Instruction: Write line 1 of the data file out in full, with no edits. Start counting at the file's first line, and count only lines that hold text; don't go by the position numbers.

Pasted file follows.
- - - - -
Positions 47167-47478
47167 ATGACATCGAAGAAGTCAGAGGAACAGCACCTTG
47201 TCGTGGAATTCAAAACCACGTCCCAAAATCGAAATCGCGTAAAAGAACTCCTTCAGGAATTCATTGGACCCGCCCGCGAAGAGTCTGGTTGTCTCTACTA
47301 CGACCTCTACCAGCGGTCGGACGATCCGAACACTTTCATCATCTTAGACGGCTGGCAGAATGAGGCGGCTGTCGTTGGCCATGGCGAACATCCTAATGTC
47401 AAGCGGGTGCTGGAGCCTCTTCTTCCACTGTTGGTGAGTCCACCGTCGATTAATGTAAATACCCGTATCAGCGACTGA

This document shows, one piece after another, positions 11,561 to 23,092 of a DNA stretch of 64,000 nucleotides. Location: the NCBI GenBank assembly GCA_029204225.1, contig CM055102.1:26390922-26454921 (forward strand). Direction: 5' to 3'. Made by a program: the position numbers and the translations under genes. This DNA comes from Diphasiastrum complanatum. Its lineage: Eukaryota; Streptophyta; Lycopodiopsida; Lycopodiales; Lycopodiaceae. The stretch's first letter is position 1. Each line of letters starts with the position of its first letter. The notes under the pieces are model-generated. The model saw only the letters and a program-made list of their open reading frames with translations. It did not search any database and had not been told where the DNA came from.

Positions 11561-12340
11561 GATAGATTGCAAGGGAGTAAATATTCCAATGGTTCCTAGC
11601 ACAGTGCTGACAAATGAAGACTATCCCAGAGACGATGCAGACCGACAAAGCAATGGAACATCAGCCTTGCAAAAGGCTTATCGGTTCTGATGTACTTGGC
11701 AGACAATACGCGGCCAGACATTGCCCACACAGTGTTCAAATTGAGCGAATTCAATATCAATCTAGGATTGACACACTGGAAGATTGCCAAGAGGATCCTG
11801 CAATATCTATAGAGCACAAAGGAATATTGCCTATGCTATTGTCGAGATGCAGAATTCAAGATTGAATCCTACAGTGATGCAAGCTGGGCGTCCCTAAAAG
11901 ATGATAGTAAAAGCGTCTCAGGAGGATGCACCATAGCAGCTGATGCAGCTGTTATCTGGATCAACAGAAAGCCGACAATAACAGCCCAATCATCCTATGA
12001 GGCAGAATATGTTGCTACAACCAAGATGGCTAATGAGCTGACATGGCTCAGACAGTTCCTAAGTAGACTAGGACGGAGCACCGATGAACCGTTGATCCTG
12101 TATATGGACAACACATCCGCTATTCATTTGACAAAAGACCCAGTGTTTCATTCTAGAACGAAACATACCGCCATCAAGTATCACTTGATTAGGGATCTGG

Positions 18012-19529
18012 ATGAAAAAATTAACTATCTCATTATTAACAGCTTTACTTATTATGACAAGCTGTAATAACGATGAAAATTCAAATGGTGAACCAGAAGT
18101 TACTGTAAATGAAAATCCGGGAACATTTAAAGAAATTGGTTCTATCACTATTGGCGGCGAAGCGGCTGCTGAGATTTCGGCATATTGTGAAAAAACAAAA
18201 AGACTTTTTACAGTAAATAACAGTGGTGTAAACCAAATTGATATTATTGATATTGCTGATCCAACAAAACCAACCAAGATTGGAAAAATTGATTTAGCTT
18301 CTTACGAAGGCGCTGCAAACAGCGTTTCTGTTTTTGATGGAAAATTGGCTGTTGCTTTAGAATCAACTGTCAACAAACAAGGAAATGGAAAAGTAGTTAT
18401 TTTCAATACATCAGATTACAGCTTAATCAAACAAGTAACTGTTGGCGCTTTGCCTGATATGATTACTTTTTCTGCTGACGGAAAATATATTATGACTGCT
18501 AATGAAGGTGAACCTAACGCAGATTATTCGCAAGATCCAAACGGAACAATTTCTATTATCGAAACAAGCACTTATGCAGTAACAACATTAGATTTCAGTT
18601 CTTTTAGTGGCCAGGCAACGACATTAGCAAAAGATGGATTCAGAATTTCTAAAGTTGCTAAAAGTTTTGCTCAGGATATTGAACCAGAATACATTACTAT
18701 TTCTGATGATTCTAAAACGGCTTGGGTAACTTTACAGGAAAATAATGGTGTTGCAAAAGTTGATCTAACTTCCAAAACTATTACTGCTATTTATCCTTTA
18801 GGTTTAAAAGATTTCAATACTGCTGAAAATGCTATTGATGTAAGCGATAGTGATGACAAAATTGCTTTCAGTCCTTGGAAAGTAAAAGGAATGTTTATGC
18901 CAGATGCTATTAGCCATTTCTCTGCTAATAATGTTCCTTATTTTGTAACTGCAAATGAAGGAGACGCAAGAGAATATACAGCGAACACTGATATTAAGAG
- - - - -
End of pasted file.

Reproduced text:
Positions 47167-47478